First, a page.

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After Shock

Now that's he's grabbed your attention, Marilyn Manson is proving to be an artist of substance.

September 27, 1998|Robert Hilburn | Robert Hilburn, The Times' pop music critic

One of the joys of covering pop music all these years has been being able to choose my interview subjects--and I've used that freedom to focus on our most gifted and inspiring artists. We're talking Bob Dylan, John Lennon, Stevie Wonder, Joni Mitchell, Bruce Springsteen, Bono.

So what am I doing sitting across the table from Marilyn Manson?

Why take seriously a shock-rocker whose best-selling book proudly quotes Sen. Joseph Lieberman (D-Conn.) calling Manson's band perhaps "the sickest group ever promoted by a mainstream record company."

Why care about a provocateur who sells souvenir T-shirts proclaiming "Kill God . . . Kill Your Mom and Dad . . . Kill Yourself," and who is not beyond walking around on stage with a fake penis dangling from his shorts?

The answer: Manson may have spared no outrage in getting the pop world's attention, but now that he has it, he is demonstrating the talent and substance to warrant it.

He is a smart, articulate, fiercely ambitious figure who brings rebellion and imagination back to a rock 'n' roll world that has lost most of its spirit and star quality in recent years.

In one glorious 62-minute sweep, Manson's new "Mechanical Animals" album lifts the Ohio native from the mock, kid-stuff level of Alice Cooper and KISS to the more artful and liberating status of David Bowie, another highly theatrical and controversial figure, who in the '70s challenged sexual and social assumptions with a bold persona that was as captivating as his often thrilling music.

Like Bowie's "Diamond Dogs" and "Station to Station" albums, "Mechanical Animals" (which entered the sales chart last week at No. 1) is an icy work that explores the emotional shell of someone who has lost his purpose and soul, partly through his own fast-lane excesses.

In his book, "The Long Hard Road Out of Hell," Manson outlines some of his own supposed excesses so graphically that the volume stands as a rock 'n' roll version of "Dante's Inferno."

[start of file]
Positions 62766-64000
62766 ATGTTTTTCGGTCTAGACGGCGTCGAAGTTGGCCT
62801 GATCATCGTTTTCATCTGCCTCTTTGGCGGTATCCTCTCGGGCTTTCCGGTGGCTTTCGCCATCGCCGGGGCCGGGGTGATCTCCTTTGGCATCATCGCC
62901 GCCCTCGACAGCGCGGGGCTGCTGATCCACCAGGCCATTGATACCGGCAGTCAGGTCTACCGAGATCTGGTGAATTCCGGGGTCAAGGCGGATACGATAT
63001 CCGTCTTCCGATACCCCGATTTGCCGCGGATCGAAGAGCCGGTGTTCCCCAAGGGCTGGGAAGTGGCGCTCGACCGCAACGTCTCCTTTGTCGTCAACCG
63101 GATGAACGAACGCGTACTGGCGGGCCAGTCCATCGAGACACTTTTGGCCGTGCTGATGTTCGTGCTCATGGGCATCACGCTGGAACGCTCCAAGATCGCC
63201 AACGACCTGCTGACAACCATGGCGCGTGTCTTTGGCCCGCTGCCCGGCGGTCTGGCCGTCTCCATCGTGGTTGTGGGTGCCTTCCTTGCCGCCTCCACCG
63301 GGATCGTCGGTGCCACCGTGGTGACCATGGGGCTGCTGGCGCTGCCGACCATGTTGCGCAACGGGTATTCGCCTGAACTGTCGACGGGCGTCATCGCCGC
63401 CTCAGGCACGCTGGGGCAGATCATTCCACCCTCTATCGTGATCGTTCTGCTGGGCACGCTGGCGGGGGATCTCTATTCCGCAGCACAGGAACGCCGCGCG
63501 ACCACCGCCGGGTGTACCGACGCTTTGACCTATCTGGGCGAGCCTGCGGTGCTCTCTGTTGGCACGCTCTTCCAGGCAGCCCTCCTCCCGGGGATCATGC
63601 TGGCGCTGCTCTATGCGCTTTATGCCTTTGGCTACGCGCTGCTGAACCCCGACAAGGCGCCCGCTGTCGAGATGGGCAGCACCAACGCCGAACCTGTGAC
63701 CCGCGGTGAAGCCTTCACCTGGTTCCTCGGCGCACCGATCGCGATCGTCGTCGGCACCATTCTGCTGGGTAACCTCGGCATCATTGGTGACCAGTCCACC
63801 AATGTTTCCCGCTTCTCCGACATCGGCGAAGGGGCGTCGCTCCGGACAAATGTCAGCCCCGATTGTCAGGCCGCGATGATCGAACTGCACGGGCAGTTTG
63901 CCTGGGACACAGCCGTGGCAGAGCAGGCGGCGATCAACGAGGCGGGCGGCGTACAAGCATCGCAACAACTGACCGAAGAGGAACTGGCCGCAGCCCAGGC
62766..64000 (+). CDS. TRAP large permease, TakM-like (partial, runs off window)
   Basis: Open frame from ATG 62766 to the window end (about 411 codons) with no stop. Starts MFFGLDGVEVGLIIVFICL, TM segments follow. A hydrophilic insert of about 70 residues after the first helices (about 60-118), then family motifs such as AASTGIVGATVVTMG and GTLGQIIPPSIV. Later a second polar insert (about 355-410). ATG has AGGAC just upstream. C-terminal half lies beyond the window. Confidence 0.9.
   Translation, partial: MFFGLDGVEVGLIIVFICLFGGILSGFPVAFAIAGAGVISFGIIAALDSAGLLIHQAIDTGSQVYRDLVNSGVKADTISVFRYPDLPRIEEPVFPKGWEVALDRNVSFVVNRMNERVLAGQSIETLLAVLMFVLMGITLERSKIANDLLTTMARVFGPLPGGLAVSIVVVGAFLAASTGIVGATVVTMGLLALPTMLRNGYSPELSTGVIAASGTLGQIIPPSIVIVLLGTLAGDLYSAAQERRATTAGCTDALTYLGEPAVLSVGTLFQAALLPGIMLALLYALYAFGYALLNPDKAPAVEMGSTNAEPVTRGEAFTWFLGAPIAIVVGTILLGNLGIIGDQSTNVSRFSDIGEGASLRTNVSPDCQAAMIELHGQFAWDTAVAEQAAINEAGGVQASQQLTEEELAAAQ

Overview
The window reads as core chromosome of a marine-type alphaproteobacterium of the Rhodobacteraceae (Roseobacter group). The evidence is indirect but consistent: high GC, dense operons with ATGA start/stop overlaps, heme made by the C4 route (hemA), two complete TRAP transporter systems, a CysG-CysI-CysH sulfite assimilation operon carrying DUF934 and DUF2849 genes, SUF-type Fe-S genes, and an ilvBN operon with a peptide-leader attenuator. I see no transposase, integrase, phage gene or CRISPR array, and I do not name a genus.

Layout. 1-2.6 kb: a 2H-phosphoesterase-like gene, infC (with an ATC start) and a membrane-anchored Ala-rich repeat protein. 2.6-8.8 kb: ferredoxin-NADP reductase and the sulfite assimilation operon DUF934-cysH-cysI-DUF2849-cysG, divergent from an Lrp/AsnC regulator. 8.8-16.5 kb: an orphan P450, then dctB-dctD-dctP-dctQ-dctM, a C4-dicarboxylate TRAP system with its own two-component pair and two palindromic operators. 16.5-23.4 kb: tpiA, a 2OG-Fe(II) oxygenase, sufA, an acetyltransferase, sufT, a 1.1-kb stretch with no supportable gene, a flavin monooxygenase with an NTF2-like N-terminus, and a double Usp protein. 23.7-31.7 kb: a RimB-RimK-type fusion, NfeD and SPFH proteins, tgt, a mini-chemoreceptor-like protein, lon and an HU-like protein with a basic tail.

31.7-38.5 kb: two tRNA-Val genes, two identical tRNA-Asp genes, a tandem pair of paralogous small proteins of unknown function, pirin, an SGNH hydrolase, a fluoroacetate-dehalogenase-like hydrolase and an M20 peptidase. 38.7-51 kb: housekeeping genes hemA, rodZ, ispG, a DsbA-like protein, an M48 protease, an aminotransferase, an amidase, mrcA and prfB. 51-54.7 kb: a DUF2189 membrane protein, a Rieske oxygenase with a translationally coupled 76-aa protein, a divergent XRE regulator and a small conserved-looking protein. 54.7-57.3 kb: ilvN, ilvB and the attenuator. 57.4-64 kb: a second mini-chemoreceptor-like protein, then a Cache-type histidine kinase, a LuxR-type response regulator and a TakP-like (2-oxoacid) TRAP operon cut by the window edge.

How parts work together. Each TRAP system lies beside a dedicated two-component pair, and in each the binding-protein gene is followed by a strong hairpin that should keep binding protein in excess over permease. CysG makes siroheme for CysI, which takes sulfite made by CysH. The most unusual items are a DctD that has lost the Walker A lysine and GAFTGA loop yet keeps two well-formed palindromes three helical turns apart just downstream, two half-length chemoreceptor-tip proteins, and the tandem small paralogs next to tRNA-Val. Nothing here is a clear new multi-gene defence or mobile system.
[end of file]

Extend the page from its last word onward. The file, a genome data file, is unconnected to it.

The incidents of nihilism and debauchery may not have been all that different from conduct linked in the rumor mill with such bands as the Rolling Stones and Led Zeppelin, but they never set them forth in such ugly detail. Is it an accurate account, or a test of the public's gullibility?

Whatever, anxious parents can at least take comfort in the fact that the new album touches in part on the consequences of that behavior.

Manson, however, doesn't sound like a man who is going out of his way to calm the troubled waters during the interview. Rather than be defensive, he hurls a challenge at parents who were so worried about the impact of his music and ideas on their children that they tried last year to get his show banned.

Much of the outrage was sparked by what the band's manager claimed were bogus Internet postings--supposed "affidavits" from fans claiming Manson threw live animals into the audience and instructed fans to kill them as part of a satanic ritual, and that he also urged encouraged males in the crowd to rape women.

"To the people who are afraid of things like me, [the answer] is to raise your kids to be more intelligent," he says. "If you want the freedom to live in a world where you can see and read and hear what you want, then you also have to take the responsibility to teach your kids properly. . . . Because anyone who blames music for their kids' problems or for kids hurting themselves or others is kidding themselves.

"Every house that has a Marilyn Manson record probably also has a Bible and a history book and William Shakespeare's 'Romeo and Juliet.' If anything is taken out of context, it can cause damage. That's why you need to raise your kids to be smart. If I'm just a wake-up call to get you to talk to your kids more, then so be it."

In videos and on stage under bright lights, Marilyn Manson may look threatening to adults and thrilling to young fans, but he looks downright silly as he stands outside a Santa Monica Boulevard building in Hollywood, waiting in the late-afternoon sun to be buzzed inside for a photo session.

With his flaming red hair, frightfully trendy two-tone suit and towering platform shoes, Manson looks more like Foghorn Leghorn, the loquacious rooster in the old Looney Tunes cartoons, than a rock star.

An hour later, he looks even more out of place, this time in a spacious booth at Musso & Frank's, the famous old Hollywood Boulevard restaurant.

As waiters stroll past, straining to get a closer look at the customer who looks as if he just stepped off the set of "The Rocky Horror Picture Show," Manson, 29, does his best to ignore it all.

You sense that you can get as much insight into Manson just watching him as listening to him.

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